Source: The New York Times
Like most 11-year-olds, Vikram Chaudhuri of Fairfield is more interested in the Internet than he is in ancient Indian traditions.
On a recent Sunday, however, the sixth grader was one of almost 200 people crunched inside the Stratford Unitarian church hall for Krishna Janamashtami — a ceremony that celebrates the birth of the Hindu deity Krishna. Most of them were from India, or had Indian parents.
“It’s interesting even if I don’t understand a lot of what goes on,” the sixth grader said of the traditional Hindu prayers, songs and dances.
The celebration was similar to what most of the older adults in the room experienced growing up in India. And they want to make sure that first and second generation American-born Indians, like Vikram, experience those rituals, too.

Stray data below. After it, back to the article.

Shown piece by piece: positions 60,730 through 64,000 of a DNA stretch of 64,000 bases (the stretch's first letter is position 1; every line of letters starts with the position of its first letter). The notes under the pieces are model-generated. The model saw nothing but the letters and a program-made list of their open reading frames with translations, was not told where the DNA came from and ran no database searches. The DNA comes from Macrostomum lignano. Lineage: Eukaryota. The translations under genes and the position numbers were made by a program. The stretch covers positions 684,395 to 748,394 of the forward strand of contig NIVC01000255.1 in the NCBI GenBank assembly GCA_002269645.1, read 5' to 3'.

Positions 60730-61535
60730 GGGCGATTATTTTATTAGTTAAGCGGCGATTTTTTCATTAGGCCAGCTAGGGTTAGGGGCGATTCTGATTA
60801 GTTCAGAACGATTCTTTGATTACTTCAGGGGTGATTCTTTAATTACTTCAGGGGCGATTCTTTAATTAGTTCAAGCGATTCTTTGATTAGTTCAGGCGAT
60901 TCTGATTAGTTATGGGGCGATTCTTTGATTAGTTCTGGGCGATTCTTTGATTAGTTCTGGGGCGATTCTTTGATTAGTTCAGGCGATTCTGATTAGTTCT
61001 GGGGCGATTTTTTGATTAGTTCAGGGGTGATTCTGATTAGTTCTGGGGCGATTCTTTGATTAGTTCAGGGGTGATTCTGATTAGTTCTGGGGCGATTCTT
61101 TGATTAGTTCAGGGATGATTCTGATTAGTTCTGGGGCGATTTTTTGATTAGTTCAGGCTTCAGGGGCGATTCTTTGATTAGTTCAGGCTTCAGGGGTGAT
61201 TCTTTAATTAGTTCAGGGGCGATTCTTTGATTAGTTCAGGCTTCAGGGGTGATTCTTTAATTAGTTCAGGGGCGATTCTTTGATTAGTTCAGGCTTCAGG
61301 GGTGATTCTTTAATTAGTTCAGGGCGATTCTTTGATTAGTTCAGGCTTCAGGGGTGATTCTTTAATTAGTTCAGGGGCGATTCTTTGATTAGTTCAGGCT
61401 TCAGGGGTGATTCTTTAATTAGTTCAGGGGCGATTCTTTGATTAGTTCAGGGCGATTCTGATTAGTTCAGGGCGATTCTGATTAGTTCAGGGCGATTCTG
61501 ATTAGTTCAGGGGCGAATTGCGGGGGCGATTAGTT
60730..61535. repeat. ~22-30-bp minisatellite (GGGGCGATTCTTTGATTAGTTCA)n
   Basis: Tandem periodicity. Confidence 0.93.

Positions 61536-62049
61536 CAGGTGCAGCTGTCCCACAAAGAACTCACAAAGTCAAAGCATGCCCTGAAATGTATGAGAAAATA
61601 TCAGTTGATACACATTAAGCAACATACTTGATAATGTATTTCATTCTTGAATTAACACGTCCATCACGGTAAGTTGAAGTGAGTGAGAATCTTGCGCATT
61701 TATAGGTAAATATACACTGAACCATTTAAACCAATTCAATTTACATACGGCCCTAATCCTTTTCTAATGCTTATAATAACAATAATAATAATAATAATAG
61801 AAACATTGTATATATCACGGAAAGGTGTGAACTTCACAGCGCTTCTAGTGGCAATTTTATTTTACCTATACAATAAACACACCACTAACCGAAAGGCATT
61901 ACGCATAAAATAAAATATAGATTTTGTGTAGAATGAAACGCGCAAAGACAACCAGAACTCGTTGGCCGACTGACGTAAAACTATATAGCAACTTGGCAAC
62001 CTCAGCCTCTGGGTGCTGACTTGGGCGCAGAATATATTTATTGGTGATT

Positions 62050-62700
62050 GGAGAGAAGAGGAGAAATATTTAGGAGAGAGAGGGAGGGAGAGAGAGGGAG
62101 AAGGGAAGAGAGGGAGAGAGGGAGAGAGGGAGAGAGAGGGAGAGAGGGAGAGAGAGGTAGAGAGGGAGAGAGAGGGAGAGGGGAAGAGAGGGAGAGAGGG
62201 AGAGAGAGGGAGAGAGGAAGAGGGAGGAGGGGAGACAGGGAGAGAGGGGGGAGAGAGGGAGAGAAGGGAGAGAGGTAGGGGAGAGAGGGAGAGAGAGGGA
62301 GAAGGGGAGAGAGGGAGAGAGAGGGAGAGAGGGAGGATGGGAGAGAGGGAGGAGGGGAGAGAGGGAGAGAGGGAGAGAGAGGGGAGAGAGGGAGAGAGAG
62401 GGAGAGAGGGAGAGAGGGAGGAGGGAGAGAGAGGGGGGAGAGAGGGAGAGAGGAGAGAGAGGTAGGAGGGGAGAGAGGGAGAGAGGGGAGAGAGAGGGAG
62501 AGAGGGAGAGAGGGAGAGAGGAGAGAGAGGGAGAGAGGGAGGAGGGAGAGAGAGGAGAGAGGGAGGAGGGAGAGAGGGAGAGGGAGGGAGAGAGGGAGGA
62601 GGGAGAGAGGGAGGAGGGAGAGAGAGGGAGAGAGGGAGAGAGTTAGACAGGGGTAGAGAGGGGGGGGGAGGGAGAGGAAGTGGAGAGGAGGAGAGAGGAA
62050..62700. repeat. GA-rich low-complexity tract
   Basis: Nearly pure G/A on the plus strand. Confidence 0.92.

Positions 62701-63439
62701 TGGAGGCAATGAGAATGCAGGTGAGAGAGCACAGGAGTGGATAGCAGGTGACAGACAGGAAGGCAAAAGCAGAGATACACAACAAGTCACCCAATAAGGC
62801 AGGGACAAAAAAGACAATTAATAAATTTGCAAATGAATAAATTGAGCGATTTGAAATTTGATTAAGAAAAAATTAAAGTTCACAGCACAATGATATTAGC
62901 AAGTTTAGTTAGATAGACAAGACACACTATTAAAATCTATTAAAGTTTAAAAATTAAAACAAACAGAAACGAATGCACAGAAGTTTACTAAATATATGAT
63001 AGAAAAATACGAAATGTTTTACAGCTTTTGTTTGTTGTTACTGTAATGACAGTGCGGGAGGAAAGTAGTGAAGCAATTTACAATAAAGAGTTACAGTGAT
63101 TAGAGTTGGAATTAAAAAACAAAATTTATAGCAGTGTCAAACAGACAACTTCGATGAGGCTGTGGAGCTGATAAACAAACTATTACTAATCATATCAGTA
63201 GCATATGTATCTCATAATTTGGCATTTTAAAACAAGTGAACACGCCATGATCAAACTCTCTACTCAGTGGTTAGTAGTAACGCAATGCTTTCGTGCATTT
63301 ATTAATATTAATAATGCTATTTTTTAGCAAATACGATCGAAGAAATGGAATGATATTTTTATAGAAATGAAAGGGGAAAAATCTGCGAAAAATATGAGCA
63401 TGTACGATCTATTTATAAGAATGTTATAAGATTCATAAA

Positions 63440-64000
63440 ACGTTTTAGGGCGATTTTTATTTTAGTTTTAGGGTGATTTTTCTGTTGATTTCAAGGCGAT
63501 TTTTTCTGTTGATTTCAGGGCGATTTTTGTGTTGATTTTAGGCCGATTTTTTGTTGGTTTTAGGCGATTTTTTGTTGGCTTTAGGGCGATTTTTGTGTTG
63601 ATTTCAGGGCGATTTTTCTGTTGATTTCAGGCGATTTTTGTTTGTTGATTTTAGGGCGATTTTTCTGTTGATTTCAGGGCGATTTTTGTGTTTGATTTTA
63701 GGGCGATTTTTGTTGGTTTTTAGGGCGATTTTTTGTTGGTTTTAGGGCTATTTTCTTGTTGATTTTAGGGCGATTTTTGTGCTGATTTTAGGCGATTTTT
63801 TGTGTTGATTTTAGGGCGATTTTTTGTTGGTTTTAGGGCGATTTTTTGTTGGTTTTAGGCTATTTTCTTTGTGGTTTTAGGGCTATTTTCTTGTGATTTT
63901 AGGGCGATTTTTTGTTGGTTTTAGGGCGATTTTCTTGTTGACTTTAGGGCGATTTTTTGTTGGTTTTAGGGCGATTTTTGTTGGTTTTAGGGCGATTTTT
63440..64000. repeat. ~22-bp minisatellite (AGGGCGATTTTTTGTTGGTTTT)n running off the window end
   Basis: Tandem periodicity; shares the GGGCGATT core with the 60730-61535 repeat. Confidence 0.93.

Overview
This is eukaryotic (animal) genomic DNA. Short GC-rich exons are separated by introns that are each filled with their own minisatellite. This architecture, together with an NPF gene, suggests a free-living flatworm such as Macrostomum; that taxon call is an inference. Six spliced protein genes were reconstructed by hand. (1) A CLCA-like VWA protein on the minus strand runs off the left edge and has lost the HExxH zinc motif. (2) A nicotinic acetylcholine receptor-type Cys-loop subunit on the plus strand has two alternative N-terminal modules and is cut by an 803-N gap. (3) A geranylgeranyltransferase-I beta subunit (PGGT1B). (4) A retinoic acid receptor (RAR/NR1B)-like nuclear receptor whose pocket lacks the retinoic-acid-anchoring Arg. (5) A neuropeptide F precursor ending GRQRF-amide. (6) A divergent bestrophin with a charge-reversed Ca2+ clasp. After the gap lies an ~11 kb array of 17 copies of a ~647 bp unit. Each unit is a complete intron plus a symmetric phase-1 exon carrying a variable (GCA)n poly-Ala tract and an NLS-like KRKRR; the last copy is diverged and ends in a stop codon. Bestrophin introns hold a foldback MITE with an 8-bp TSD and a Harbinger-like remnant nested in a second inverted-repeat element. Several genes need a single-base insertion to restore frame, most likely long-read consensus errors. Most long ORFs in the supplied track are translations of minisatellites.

The ceremony was organized by the Hindu Cultural Center of Connecticut, and it was held in the church hall, which the center rents. But the goal of the nonprofit organization is to raise $1 million by 2010 to build its own community center and temple. So far, the group has about $300,000 in the bank.
“We are hoping that anyone who shares our dream will help,” said T. C. Nanavati of Orange, who helped found the center in 2002.
At that time, the group of about 12 Fairfield County families held religious services, and other gatherings, in one anothers’ homes. On major holy days, some of them trekked to the Connecticut Valley Hindu Temple in Middletown, which opened in 1989 and is still the only one in the state. But the need for a second Hindu center in southern Connecticut quickly became obvious, said Meena Gupta of Stamford, the president of the Hindu Center.